Alina Rios Oral History, 2020/05/26


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Alina Rios Oral History, 2020/05/26

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Alina Rios

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Los Angeles
United States of America

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Transcription (Omeka Classic)

Alina Rios 0:02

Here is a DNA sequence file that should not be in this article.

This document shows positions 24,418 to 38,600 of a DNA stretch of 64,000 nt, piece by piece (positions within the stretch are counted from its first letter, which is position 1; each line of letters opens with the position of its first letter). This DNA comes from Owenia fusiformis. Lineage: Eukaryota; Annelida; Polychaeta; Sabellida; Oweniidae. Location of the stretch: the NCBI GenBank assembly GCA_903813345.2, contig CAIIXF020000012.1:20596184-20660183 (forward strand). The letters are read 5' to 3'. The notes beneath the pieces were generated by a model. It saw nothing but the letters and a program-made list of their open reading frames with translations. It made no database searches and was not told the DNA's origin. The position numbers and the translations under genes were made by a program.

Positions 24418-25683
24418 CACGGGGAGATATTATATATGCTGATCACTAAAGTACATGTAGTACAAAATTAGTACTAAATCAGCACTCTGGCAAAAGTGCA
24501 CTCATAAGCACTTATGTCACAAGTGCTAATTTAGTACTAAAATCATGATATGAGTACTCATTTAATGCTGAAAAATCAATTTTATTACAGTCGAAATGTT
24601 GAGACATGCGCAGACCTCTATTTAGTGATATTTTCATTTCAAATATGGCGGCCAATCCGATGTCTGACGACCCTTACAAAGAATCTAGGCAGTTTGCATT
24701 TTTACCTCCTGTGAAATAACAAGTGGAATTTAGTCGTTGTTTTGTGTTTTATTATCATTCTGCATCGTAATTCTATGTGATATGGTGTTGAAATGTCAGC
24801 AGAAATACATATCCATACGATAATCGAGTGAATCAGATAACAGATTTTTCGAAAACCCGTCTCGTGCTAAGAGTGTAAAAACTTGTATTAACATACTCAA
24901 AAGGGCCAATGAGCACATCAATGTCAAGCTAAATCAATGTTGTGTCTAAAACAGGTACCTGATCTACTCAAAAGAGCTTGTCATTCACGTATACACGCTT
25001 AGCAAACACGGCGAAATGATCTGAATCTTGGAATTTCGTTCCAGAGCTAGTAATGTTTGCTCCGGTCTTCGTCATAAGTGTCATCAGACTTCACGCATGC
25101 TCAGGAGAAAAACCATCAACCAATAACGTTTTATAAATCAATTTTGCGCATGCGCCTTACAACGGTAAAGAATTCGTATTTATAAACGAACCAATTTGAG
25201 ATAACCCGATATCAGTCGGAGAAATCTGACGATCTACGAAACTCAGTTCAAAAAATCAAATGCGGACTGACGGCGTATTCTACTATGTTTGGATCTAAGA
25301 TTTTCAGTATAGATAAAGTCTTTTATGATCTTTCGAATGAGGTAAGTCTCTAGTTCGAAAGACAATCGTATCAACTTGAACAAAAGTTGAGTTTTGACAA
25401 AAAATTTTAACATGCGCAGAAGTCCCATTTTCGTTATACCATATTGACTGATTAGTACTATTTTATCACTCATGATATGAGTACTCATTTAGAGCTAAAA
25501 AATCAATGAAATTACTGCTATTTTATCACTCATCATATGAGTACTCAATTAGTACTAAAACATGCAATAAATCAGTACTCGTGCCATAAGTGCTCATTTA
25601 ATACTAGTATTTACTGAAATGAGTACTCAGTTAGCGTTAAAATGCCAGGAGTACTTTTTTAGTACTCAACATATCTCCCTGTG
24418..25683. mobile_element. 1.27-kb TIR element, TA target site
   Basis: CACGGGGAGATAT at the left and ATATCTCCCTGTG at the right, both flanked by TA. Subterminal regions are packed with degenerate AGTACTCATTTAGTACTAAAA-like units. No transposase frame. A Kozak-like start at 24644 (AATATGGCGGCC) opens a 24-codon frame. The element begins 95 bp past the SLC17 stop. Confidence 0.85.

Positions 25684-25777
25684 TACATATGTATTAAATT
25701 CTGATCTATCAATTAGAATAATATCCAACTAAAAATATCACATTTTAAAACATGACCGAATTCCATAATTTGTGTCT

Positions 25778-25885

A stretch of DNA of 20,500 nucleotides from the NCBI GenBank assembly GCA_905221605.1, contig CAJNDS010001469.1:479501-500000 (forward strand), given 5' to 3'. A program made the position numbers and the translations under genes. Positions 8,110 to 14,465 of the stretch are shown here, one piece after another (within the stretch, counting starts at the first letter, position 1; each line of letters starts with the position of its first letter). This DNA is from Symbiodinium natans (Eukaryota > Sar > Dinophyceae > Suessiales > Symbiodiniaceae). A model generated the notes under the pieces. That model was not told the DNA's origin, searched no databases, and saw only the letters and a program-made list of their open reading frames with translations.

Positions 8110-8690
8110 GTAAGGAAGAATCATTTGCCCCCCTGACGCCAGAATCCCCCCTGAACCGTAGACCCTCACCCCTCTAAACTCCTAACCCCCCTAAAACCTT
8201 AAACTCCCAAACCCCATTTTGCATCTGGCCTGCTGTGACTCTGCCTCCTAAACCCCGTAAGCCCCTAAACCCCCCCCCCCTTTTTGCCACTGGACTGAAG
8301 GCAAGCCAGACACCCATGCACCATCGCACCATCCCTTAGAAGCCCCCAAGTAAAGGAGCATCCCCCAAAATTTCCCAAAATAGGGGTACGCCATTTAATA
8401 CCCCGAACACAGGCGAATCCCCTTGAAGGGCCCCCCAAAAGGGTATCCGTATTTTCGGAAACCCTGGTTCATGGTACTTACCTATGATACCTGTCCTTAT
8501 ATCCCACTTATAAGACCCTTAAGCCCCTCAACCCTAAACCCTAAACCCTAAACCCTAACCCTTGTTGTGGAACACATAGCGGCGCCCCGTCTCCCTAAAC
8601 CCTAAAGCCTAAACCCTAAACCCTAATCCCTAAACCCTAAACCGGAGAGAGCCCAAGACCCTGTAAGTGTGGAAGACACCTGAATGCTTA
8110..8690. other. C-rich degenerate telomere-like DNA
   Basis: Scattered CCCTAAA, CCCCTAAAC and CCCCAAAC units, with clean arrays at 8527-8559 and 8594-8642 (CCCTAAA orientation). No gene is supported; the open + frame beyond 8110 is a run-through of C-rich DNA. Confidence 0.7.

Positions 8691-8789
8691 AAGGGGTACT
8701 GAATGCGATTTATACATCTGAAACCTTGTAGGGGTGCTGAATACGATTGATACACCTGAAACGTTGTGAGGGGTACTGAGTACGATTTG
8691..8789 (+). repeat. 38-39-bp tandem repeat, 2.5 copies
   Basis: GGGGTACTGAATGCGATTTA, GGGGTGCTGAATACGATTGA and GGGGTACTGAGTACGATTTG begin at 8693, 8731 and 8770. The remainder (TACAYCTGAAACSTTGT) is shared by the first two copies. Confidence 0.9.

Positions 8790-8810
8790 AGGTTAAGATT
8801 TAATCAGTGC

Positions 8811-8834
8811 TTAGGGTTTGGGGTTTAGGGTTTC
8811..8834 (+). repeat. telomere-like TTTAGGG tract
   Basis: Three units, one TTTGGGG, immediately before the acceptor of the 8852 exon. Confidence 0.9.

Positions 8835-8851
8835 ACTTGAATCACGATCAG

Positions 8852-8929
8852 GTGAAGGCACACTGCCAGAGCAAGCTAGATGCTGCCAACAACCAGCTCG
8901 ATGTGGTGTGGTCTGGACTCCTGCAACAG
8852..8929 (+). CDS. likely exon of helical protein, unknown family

Hello, my name is Alina Rios. It is Tuesday, May 26, about 8:52 PM. Um, yeah, this is my oral history project. I live in Boyle Heights, which is a suburb of Los Angeles, I guess. I go to school in Pasadena, where I'm a student at Pasadena High School where I'm also a cheerleader. I used to take the train and metro to school every day. Metro bus. But now I stay at home. I had first heard about COVID-19 probably in February, or January, I'm not sure, probably late January. And it didn't really concern me at the time, because I knew that it was something that was in China, and which in my mind is like, all the way across the world, so there's no way that it could have affected me. However, I was wrong. Somewhere around the week that my school got canceled, or when the last day was, I remember hearing about a case of Coronavirus at a school or college that was next to my school. And there was rumors going around about whether the school would shut down or not. And on March 13, it did. So yeah. I didn't have a job, so I didn't have to worry about unemployment. But some people around me did. They didn't get unemployed, nobody lost their jobs, thankfully, in my household or in my family. But a lot of them had their hours cut, or they don't really like do it anymore, or do it right now, or they have to work more because they're only taking a little bit of [unintelligible]. Like for instance, my mom, she used to drive for Uber and now she doesn't really do it anymore, because who wants to take an Uber around this time? And my dad works at a power plant. So they only have like 10 people working a day for a week, which means that they all have to work way more than they did before. So yeah. But now that my mom is home more, this has all kind of brought me closer to her, which is very nice. We bust out games all the time, start playing them together, you know, got to make the best out of a bad situation. Um, in my community, everybody wears masks. It's very good. I'm proud of my community for that. I've never, like I go out there like every once in a while to take a walk or to go run to the grocery store, or to stop at a CVS so I can get a snack. And I don't ever see anybody not wearing a mask, which is very good, you know? Keep it contained, flatten the curve. It's nice to see that. However, you don't see it as much in downtown Los Angeles. So yeah. Um, my primary sources of news on this pandemic, I don't watch the news. We don't have cable in my house, so I kind of just depend on whatever I see on social media. So I'll usually check in on Twitter every once in a while. I hear some things on the radio sometimes when we're in the car, but otherwise than that I try not to think about it or else it kind of weighs on me, kind of scares me. Yeah. Thank God nobody in my family or anything has gotten sick or had Coronavirus but you know, not everybody is healthy in the way that it's physically, like everybody's physically healthy, thank gosh, but not mentally, or at least I'm not, and I know my sister's not. Something about like seeing people every single day, having people around you, that make you happy is like really nice and being able- not being able, but not being able to see them all the time. It's kind of like, well, what am I supposed to do now, you know, I used to have something to do every single day, I'd go to school, or I wake up, I take the train, I'd go to school, I do some cheerleading after school, and maybe a game or two. But now everything has been stopped. And it's kind of just like, more, I don't know. It's not as happy as it should be. But, you know, you try to find something to make you happy. Something new. Like I started painting, so that kind of helps with my mental health. I don't really pay attention to politics or the government or anything. You know, I am 15 years old. And my birthday is about 30 days away, or… yeah, just about 30 days away. So I'll be 16 soon, but just because I'm so young, like, I don't really have to worry about anything yet, you know, I'll start- I have my own opinions on things, but I don't really think they matter. So I don't pay attention to the government or how leaders of our country respond because I don't exactly like the leaders of our country. So yeah, but, you know, I'm glad that California is staying very safe, because this is a big state. So we have to watch out for everybody. Um, the future. Man… [laughs] I'm going to be so careful in the future. Always gonna keep a hand sanitizer on me. It's crazy, ‘cause I never thought I'd have to ever experience something like this. Like, even when I was younger, and Ebola came around, I was like, oh, okay, that's kind of weird. Like a couple of cases showed up and only a couple you know? But that's how I thought about this one, too. It was only a couple and then it kept popping up all over the country and more and more people were dying of it and more and more people were getting it. And now look where we are now, and I never thought I'd have to go through something like this. It's crazy. Like, people- or not people, but kids will learn about this one day. It's kind of like a very mild version of the Black Plague. But it's gonna be something serious like that. And to know them living through it is very crazy. But I'm definitely gonna try and keep myself, you know, prepared for the future. Because you never know when this can happen again. Hope that was good.

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